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If you want to get the best out of your photos, you need a great photo app on your smartphone plus photo editing software on your tablet or computer that allows you to express your creativity. That's why we have put together a definitive guide to the best photo apps, covering iOS and , and also listed the finest photo editing software for desktop, tablet, or browser.

Let's start off with photo apps. We have divided them up into three subsections: image manipulation apps, camera apps for taking photos on your device, and artistic photo apps. On page two we reveal the finest photo editing software available for desktop, browser, tablet – and some have smartphone versions, too. Every price point and ability level is covered, so you're bound to find the right application/s for you.

Best image manipulation apps

01. Photoshop Lightroom CC for mobile

  • Platform: iOS,
  • Developer: Adobe 
  • Price: Free

Adobe makes a number of photo apps but if you’re serious about photo editing on your device, you only need one: Photoshop Lightroom CC for mobile. It's a free app that gives you a powerful yet simple solution for capturing, editing and sharing your photos. 

You can shoot raw photos (on compatible phones), or transfer from your camera onto your device, and easily organise and tweak them, then automatically upload them to the cloud so they don’t take up space on your device. It has presets to keep your edits quick and simple, but you can also go deeper and fine-tune images to perfection. 

Signing up to a Creative Cloud account - including the Lightroom CC plan, adds the ability to work across phone, tablet and desktop with instant synchronisation.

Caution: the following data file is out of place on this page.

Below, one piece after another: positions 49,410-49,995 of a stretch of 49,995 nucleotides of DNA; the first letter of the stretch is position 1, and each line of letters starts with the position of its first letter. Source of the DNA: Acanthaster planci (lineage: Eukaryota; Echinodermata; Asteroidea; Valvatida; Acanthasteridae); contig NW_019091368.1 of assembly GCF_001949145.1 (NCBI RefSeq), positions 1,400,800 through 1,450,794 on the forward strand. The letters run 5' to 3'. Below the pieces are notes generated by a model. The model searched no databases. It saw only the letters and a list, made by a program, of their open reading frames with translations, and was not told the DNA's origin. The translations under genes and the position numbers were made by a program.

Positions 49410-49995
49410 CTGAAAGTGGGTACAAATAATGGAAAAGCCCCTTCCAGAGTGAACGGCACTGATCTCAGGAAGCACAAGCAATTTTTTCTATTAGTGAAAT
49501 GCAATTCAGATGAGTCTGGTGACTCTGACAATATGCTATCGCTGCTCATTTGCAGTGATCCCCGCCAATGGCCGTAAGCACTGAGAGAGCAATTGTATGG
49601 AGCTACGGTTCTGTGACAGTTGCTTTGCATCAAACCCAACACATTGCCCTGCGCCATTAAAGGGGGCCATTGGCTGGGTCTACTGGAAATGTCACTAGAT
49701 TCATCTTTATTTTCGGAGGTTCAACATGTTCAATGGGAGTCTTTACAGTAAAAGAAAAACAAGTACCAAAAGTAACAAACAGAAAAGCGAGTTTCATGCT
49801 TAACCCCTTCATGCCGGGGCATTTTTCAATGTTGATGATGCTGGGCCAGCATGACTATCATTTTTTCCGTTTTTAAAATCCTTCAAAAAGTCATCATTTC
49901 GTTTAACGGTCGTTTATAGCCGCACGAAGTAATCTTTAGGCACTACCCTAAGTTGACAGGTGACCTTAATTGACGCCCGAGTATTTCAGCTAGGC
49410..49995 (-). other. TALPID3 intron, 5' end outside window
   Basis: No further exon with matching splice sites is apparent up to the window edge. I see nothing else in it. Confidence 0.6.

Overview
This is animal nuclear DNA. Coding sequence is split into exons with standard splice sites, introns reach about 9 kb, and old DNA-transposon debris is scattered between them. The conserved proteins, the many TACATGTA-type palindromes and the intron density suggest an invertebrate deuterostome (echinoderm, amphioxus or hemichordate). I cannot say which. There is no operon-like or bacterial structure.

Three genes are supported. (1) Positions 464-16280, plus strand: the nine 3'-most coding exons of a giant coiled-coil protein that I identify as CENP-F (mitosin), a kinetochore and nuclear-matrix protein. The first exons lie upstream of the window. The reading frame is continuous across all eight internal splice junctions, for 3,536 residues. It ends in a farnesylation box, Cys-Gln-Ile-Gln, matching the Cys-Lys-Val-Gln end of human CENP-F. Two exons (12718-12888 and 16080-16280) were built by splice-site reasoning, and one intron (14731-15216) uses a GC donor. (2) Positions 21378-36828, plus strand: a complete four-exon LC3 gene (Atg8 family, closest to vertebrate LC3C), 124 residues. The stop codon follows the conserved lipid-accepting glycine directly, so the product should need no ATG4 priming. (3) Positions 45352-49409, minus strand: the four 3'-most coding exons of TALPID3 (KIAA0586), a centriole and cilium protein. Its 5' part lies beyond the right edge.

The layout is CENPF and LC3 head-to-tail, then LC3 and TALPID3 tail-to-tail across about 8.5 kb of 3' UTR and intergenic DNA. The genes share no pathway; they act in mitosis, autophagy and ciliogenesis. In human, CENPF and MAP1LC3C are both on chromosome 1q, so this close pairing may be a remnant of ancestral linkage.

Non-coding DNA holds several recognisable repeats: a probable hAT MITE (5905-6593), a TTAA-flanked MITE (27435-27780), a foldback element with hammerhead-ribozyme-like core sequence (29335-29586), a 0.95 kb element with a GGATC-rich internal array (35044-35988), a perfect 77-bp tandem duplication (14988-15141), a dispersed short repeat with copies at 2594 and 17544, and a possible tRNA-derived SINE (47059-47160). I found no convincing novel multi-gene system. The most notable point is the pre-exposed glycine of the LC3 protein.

02. Photoshop Express

Photoshop Express app on smartphone

Photoshop Express offers the sort of professionalism you'd expect from Adobe

  • Platform: ,
  • Developer: Adobe
  • Price: Free

As you would expect from Adobe, the interface and user experience of the Photoshop Express photo app for Apple and Android devices is faultless. It fulfils all the functions you need for picture editing and will probably be the one you turn to for sheer convenience. Straighten and Flip are two useful functions not included in many other apps.

However, none of the filters really jump out, and some are surprisingly naff for an app that comes from the developer for designers. Ultimately, if you are looking for a more professional tool, look towards Lightroom CC for mobile, but the cut-down feel and familiarity of PS Express will suit some.

03. Photoshop Mix

  • Platform: ,
  • Developer: Adobe 
  • Price: Free

Photoshop Mix is an app that caters more for those looking to make big statements than those making subtle adjustments, and it’s none the worse for it. PS Mix enables you to cut out and combine elements from different images, blend layers and make adjustments to your creations on your device, and it majors in ease-of-use. 

Usefully, it live-syncs with , meaning that when you make a change on your phone, it’ll show up instantly on your desktop – and you can take advantage of Creative Cloud benefits with an Adobe Photography Plan, which saves a fair bit of cash over a full subscription.

04. Photoshop Fix

  • Platform: ,
  • Developer: Adobe
  • Price: Free

With Photoshop Fix, you can make the most common image adjustments very easily, right on your smart device, without having to transfer your photos to a desktop computer and use expensive photo editing software. At your fingertips are the tools to liquify, heal, lighten, colour and adjust your images to perfection, plus you can experiment with painting tools and vignettes, control exposure, contrast, saturation and focus.

As with all Adobe mobile apps, having a account opens up the ability to instantly share your work with other CC apps on desktop or mobile, but Photoshop Fix is probably best Adobe app for those just looking to make their smartphone photos better without requiring deep knowledge of editing tools.

05. Google PhotoScan

  • Platform: ,
  • Developer: Google
  • Price: Free

It's all very well being able edit photos on your phone or computer, but what about those old pre-digital prints you have lying around? If putting them all through a scanner's too much for you, there's an app that makes digitising your ancient snaps much easier. 

Google's PhotoScan enables you to scan photos with your phone in seconds, without unsightly glare and shadows; for some great tips on how to get the best out of it.

06. Qwik

Qwik photo editing app on phone screens